How it's done
The business climate is the general economic environment that local businesses operate in. Reviewing and understanding the local business climate provides valuable insights about the economy, costs, risks, and incentives that may impact the success of your business. This activity will guide you to better understand the business climate in Prescott and help you answer the following fundamental questions.
What is the business climate in Prescott?
We have compiled the most important aspects of Prescott’s business climate as an interactive dashboard below. This dashboard provides valuable economic, resident, household, dwelling and development indicators that may influence the success of your business.
Resident Indicator Population Growth Chart
What costs and assistance should I know about?
Whether you have a new or existing business it is critical to be aware of costs, incentives and grants that impact your business. This dashboard provides you with a snapshot of the major costs of conducting a business in Prescott and assistance available to Prescott businesses.
Privilege (Sales) Tax
Effective January 1, 2018, the City of Prescott’s transaction privilege (sales) tax rate is 2.75%.
Effective January 1, 2017 the City of Prescott is no longer a self-collecting City. The Arizona Department of Revenue (ADOR) is the single point of administration and collection of state, county and municipal transaction privilege tax. Be sure all tax owed to the City of Prescott is reported to ADOR on a separate line under the city region code PR.
- AZTaxes.gov: Online Licensing, Reporting, and Payment of Sales Taxes
- Apply for a City of Prescott Business License
Transaction Privilege Tax (Sales Tax)
All Arizona cities and towns have a transaction privilege tax which is commonly referred to as a sales tax. It is, however, the tax on the privilege of doing business in Arizona and is not a true sales tax. The seller is liable for the tax but may pass the burden of the tax on to the purchaser. It includes but is not limited to taxation of retail sales, construction, residential and commercial rentals, utilities, communications, and amusements.
Each municipality and county sets their own tax rate, therefore the total tax rate varies throughout the state. The transaction privilege tax rate for Prescott is 2.75%. For most business classifications, the combined rate for the State of Arizona and Yavapai County is 6.35%. The total tax rate within the City of Prescott is 9.10%.
The City of Prescott tax rates and business classifications are detailed in this tax chart.
Use tax is levied on the purchase of tangible personal property stored, used or consumed within Prescott City limits, when an equivalent city privilege tax has not been paid. More detailed information can be found here.
The City of Prescott is dedicated to assisting you navigate through the planning, licensing and permitting process with ease and expediency.
Community Development & Planning
The Planning Department is responsible for processing and reviewing land use plans for development and redevelopment within the City. Click here for more information.
The updated 2015 General Plan was ratified by Prescott voters and adopted by City Council with Resolution No. 4923-1502. Click here for more information.
For more information contact City of Prescott Community Development & Planning (928) 777-1207 or visit our website.
Before beginning a building project, whether new construction, alteration or repair, the homeowner and/or builder should be aware that permits may be required. Please see the Building Department’s webpage for information about various types of building and construction permits here.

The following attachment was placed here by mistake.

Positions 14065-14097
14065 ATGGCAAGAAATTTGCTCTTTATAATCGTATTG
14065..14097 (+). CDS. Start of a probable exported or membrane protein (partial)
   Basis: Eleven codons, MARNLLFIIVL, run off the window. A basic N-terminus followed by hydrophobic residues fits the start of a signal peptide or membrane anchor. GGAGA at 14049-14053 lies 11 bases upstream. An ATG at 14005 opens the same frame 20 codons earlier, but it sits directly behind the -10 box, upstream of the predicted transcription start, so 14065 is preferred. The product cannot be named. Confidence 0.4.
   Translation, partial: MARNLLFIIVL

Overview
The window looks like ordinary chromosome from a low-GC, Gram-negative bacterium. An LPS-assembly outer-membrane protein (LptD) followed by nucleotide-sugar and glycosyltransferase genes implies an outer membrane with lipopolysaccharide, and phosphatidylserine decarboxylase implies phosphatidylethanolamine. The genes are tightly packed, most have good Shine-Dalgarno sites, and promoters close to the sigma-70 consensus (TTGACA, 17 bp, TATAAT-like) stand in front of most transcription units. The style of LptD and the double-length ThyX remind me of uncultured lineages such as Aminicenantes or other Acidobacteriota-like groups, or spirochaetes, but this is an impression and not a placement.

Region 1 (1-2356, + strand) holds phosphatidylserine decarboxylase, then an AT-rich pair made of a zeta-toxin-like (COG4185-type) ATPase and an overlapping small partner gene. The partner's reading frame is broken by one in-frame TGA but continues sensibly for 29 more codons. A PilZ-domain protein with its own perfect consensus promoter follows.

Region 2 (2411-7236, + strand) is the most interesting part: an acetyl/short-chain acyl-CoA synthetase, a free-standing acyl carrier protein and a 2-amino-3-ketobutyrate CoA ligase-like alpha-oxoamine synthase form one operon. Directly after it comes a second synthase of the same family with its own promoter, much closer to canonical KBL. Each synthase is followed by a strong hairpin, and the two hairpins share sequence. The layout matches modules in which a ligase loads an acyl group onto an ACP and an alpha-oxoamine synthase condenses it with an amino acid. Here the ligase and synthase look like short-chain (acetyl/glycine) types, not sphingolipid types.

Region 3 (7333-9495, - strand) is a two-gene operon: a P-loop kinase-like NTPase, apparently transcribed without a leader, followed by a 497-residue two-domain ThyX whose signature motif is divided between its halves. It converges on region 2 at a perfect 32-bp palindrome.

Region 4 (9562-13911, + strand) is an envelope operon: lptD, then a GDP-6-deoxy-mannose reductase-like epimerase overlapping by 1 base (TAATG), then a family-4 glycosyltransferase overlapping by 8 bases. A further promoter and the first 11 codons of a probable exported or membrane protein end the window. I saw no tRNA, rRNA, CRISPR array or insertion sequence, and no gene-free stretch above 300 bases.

Homeowners should take care to select qualified, licensed and insured contractors to perform this work.
Please call the City of Prescott Building Department at (928) 777-1356 for specific information about the permits required for a particular project.
|Average Annual Wages|
|NAICS Code||Prescott, AZ MSA||Arizona||U.S. Total|
|11 Agriculture, forestry, fishing and hunting||$28,614||$30,577||$33,287|
|21 Mining, quarrying, and oil and gas extraction||$77,491||$75,743||$102,988|
|42 Wholesale trade||$51,975||$74,315||$73,710|
|44-45 Retail trade||$27,113||$31,283||$30,299|
|48-49 Transportation and warehousing||$44,656||$49,664||$50,459|
|52 Finance and insurance||$49,154||$71,958||$101,210|
|53 Real estate and rental and leasing||$35,702||$50,077||$54,965|
|54 Professional and technical services||$46,735||$74,980||$90,972|
|55 Management of companies and enterprises||$58,545||$85,671||$115,325|
|56 Administrative and waste services||$31,702||$36,435||$37,989|
|61 Educational services||$42,907||$41,522||$48,757|
|62 Health care and social assistance||$43,214||$49,968||$47,956|
|71 Arts, entertainment, and recreation||$17,779||$37,149||$36,806|
|72 Accommodation and food services||$19,682||$19,959||$20,032|
|81 Other services, except public administration||$30,618||$34,602||$35,921|
Private, NAICS Sectors, 2016 Annual Averages, All establishment sizes
Source: Quarterly Census of Employment and Wages - Bureau of Labor Statistics
The table below provides the living wage requirements in Prescott, AZ. The data is sourced from the Living Wage Calculator created by Dr. Amy K. Glasmeier at MIT. It is a market-based approach that draws upon geographically specific expenditure data related to a family’s likely minimum food, childcare, health insurance, housing, transportation, and other necessities (e.g. clothing, personal care items, etc.) costs.
The living wage draws on these cost elements and the rough effects of income and payroll taxes to determine the minimum employment earnings necessary to meet a family’s basic needs while also maintaining self-sufficiency.
|Annual Expenses||1 Adult||1 Adult 1 Child||2 Adults 1 Child|
|Required annual income after taxes||$20,714||$42,742||$46,204|
|Required annual income before taxes||$24,150||$50,114||$54,184|
2017 Dr. Amy K. Glasmeier and the Massachusetts Institute of Technology: http://livingwage.mit.edu/